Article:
Tell us about yourself.
I am from Garden Grove, CA, and I served as an Ammunition Technician in the United States Marine Corps. I originally wanted to apply for an ROTC scholarship and become a Marine Corps officer, but by the time I contacted my recruiter, the application period for the scholarship had passed for that year. I was accepted into one of my dream universities, but the cost of attendance was too high, so I decided to enlist in the military. I did this to gain more background knowledge of the military and to see if I still wanted to become an officer in the future. I also saw the military as an opportunity to further my education, connect with people from different cultures, and gain valuable life experience full-time.
Something fun about myself is that I am a huge Pokemon fanatic! If I could be reincarnated as any Pokemon, I would choose Alolan Diglett.
What was your educational background prior to attending WSP, and which of our courses did you attend?
Before attending Yale’s all-women humanities and STEM courses, I had just finished my first year of community college. I also took a few college courses while on active duty, but those classes were online.
Why did you decide to participate in WSP this summer, and was there a shift in your confidence level from the first day of the course to the last day?
I wanted to connect with other student veterans and learn how they were able to make a successful transition going back to school. In addition, I was nervous about my transition to a four-year university, so I wanted to enhance my study skills.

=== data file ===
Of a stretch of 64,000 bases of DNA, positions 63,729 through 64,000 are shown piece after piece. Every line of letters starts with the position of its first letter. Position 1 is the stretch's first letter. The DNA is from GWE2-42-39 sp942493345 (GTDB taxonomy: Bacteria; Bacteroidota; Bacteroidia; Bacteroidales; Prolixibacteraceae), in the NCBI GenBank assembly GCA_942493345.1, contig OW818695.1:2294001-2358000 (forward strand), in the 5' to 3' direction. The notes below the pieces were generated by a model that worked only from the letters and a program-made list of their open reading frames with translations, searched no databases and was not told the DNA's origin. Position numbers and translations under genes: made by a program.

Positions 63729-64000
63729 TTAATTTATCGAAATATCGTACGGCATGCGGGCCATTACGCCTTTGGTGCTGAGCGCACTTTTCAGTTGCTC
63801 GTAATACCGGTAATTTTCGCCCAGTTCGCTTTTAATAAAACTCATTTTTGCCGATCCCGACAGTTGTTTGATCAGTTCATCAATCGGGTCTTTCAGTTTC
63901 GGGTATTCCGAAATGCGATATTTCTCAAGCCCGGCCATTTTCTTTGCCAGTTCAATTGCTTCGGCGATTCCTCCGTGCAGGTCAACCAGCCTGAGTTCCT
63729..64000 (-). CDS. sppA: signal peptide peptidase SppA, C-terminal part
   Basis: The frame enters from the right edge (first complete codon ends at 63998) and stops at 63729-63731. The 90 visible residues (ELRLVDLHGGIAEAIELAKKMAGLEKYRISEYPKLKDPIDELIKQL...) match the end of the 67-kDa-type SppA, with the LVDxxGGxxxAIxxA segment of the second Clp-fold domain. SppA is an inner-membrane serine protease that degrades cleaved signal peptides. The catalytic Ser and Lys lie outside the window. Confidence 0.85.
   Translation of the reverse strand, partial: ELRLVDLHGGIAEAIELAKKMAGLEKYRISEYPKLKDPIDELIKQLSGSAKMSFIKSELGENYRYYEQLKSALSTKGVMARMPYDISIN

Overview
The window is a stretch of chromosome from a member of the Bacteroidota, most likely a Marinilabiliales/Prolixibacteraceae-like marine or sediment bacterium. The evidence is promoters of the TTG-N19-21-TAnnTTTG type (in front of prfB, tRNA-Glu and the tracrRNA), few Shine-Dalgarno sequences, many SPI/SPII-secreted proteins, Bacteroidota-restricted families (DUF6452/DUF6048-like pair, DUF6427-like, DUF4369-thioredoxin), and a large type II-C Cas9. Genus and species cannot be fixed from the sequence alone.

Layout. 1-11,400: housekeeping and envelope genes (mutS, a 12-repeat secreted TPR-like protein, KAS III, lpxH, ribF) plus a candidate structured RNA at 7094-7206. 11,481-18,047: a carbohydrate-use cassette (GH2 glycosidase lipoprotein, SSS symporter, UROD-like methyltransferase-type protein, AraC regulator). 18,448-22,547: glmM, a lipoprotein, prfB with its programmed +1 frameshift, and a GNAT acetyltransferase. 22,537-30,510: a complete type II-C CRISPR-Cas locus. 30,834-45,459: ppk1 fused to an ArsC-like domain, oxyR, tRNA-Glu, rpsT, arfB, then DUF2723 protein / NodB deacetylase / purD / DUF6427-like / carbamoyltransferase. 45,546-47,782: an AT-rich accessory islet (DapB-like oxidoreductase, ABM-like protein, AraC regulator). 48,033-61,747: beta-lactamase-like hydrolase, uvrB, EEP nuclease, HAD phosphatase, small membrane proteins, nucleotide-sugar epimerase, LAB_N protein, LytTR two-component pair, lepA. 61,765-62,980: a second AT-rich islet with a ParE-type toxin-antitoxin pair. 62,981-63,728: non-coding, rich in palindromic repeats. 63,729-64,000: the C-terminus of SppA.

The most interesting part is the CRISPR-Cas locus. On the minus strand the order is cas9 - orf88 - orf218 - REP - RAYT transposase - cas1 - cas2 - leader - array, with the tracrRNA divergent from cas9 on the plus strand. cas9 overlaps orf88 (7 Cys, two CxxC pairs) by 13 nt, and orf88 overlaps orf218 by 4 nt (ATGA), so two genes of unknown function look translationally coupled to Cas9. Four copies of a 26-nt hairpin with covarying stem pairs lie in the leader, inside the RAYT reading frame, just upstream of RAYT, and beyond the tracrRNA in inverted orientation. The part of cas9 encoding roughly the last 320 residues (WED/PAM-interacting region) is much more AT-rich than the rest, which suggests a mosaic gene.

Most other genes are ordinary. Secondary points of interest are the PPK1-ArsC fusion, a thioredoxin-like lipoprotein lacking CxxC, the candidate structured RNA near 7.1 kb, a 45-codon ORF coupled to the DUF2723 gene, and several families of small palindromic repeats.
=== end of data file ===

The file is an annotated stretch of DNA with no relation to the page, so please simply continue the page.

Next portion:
To be completely honest, I didn’t feel confident that I would successfully complete the course after the first day. While it was advertised as a “boot camp” on the website, I did not expect the curriculum to be as intense as it was. However, I felt incredibly confident on the final day of class, and I was amazed at how much material we covered in two weeks. The support of my fellows and encouragement from my peers helped me power through the difficult curriculum, especially during STEM week when we had to do psets!
What were some key insights you gained during your courses, and what is your biggest takeaway?
First, you do not have to read all of your assigned readings. Instead, focus on important concepts from the readings, giving you a general idea of the main topics. You want to know enough to speak about the reading during lecture/discussion time. Second, taking the time to create a thoughtful outline is crucial to the writing process. Before WSP, I did not think creating a draft or outline for my essays was worth my time. However, I learned that organizing your key ideas before diving straight into writing can greatly help streamline the essay writing process.
The most important thing I learned from this experience is that networking is important for your job search and your academic career. Programs such as WSP, Service2School, and REVU have great alumni networks that can offer invaluable mentorship as you navigate college as a student veteran.
I used to think I would be behind my peers attending school later, but I know now it is actually an advantage since there are so many resources to help us thrive in school as student veterans.
In one word, how would you describe your overall experience?